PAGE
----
Psoriasis has emerged as a systemic disease characterized by skin and joint manifestations as well as systemic inflammation and cardiovascular comorbidities. Many progresses have been made in the comprehension of the immunological mechanisms involved in the exacerbation of psoriatic plaques, and initial studies have investigated the mechanisms that lead to extracutaneous disease manifestations, including endothelial disfunction and cardiovascular disease. In the past decade, the involvement of gut dysbiosis in the development of pathologies with inflammatory and autoimmune basis has clearly emerged. More recently, a major role for the skin microbiota in establishing the immunological tolerance in early life and as a source of antigens leading to cross-reactive responses towards self-antigens in adult life has also been evidenced. Gut microbiota can indeed be involved in shaping the immune and inflammatory response at systemic level and in fueling inflammation in the cutaneous and vascular compartments. Here, we summarized the microbiota-mediated mechanisms that, in the skin and gut, may promote and modulate local or systemic inflammation involved in psoriatic disease and endothelial dysfunction. We also analyze the emerging strategies for correcting dysbiosis or modulating skin and gut microbiota composition to integrate systemically existing pharmacological therapies for psoriatic disease. The possibility of merging systemic treatment and tailored microbial modifying therapies could increase the efficacy of the current treatments and potentially lower the effect on patient’s life quality.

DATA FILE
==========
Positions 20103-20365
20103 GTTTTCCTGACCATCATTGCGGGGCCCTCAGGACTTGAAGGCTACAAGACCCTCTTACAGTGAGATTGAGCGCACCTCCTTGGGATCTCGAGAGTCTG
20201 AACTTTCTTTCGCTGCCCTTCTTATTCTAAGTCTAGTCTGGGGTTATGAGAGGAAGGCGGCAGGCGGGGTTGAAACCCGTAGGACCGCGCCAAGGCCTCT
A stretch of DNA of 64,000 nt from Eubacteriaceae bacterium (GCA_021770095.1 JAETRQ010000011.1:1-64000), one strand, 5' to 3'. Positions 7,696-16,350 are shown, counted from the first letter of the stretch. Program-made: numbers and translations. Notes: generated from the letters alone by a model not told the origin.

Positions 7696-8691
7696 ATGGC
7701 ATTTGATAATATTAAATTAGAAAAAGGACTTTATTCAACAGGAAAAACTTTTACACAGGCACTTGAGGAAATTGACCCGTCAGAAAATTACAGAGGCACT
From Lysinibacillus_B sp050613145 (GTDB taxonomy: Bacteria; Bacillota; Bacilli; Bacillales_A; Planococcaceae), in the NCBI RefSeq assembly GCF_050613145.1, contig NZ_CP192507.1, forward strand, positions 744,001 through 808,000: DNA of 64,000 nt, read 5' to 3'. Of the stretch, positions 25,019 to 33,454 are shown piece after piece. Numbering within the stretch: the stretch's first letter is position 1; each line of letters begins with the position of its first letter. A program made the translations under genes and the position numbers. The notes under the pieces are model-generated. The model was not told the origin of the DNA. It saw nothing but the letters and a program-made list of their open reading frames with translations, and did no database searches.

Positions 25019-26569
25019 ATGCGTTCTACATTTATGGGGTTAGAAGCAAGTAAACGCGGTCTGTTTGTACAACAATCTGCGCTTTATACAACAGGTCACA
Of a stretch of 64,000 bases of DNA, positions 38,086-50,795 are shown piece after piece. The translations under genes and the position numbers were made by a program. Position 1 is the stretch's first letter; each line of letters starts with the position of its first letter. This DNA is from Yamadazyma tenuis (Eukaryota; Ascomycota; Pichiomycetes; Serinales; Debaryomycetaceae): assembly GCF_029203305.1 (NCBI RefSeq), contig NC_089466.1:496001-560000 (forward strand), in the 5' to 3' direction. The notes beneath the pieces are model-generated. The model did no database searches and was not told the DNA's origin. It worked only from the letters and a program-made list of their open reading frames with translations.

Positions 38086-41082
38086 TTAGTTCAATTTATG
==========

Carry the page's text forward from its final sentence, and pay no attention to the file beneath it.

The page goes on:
The Use of Microbial Modifying Therapies to Prevent Psoriasis Exacerbation and Associated Cardiovascular Comorbidity

Eva Reali
Primo
;
Cristiana Caliceti;Paola Rizzo
Ultimo
2023

Abstract

Psoriasis has emerged as a systemic disease characterized by skin and joint manifestations as well as systemic inflammation and cardiovascular comorbidities. Many progresses have been made in the comprehension of the immunological mechanisms involved in the exacerbation of psoriatic plaques, and initial studies have investigated the mechanisms that lead to extracutaneous disease manifestations, including endothelial disfunction and cardiovascular disease. In the past decade, the involvement of gut dysbiosis in the development of pathologies with inflammatory and autoimmune basis has clearly emerged. More recently, a major role for the skin microbiota in establishing the immunological tolerance in early life and as a source of antigens leading to cross-reactive responses towards self-antigens in adult life has also been evidenced. Gut microbiota can indeed be involved in shaping the immune and inflammatory response at systemic level and in fueling inflammation in the cutaneous and vascular compartments. Here, we summarized the microbiota-mediated mechanisms that, in the skin and gut, may promote and modulate local or systemic inflammation involved in psoriatic disease and endothelial dysfunction. We also analyze the emerging strategies for correcting dysbiosis or modulating skin and gut microbiota composition to integrate systemically existing pharmacological therapies for psoriatic disease. The possibility of merging systemic treatment and tailored microbial modifying therapies could increase the efficacy of the current treatments and potentially lower the effect on patient’s life quality.
2023
Reali, Eva; Caliceti, Cristiana; Lorenzini, Antonello; Rizzo, Paola
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Utilizza questo identificativo per citare o creare un link a questo documento: https://hdl.handle.net/11392/2529891
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